ESC Fighting Irregular Warfare While Facing Future Funding Constraints

October 19, 2009
By Maryann Lawlor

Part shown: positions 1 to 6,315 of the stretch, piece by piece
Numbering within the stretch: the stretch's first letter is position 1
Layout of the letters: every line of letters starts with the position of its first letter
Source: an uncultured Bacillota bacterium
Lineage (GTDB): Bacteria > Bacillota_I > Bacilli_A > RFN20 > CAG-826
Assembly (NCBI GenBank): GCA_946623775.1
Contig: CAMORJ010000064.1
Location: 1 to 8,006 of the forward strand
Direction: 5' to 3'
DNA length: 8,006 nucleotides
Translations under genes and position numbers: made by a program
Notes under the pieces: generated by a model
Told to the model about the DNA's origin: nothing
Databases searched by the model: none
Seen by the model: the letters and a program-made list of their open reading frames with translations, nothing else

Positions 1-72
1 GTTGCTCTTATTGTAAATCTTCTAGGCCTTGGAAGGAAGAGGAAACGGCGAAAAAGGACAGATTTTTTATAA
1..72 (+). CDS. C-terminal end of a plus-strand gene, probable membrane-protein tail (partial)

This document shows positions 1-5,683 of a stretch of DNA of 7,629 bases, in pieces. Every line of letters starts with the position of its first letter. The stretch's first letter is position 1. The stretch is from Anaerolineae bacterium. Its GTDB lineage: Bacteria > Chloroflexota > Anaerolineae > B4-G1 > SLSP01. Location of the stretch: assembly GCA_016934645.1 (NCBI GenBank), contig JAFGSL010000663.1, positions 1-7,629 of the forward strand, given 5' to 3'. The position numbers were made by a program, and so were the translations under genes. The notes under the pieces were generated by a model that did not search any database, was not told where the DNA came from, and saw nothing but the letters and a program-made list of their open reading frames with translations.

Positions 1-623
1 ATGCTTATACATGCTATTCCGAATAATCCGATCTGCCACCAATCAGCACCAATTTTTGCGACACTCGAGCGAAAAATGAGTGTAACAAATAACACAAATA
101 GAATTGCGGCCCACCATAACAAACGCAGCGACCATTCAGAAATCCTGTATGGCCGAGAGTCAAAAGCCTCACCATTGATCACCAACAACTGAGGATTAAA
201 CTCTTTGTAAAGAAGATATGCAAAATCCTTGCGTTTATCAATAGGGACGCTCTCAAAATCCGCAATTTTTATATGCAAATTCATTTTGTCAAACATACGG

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Lt. Gen. Ted F. Bowlds, USAF, commander, Electronic Systems Center, Hanscom Air Force Base, delivered the luncheon speech at MILCOM 2009. Gen. Bowlds stated that the world is changing so fast that it is impossible to predict what innovations will develop as well as threats the U.S. will face in the next 10 to 15 years. "Five years out is about all we can go," he said. Although irregular warfare is the buzzword today, in the spectrum of conflict, it doesn't represent any more than 10 percent to 15 percent of the threat today, he said. Despite this low percentage, it is consuming a lot of the U.S. military's time. "I tell people if you get three individuals with an attitude and an explosive, you've got a problem on your hands. They can go anywhere they want to and take that problem and make it your problem these days," he stated. Adding to the challenges are budget realities. The way the U.S. Defense Department does business with industry is going to start to change very drastically, he said. The top priorities for the fiscal year 2012 budget will be influenced by "a lack of appetite for spending for DOD" and other pressures, such as the economy and health care. As a result, the military budget is going to come down, the general noted. "The spending spree that we all got to enjoy for the past five or six years is going to evaporate away from us. So, we're going to have to be smarter in doing what we can with what we've got, or we're going to have to be very, very smart in buying what we need," he added. At the heart of the next generation in the military is creation of data, systems and ideas, the general noted. Gen. Bowlds noted that if the military is not careful, its acquisition process is going to go the "way of the dinosaur" because technology is moving so quickly. About 90 percent of what is used at ESC rides on commercial technology today. "So over the years, we've been trying to figure out how to tighten up our acquisition," he stated. The goal at ESC is to get solutions into the hands of the warfighter within 12 months. In terms of fighting threats in the cyberspace, virtualization of networks may hold the key, the general allowed. By creating a number of virtual networks, data can be stored in different locations, so it is a constantly moving target. "It's like being a chameleon in the cyber domain," he stated.

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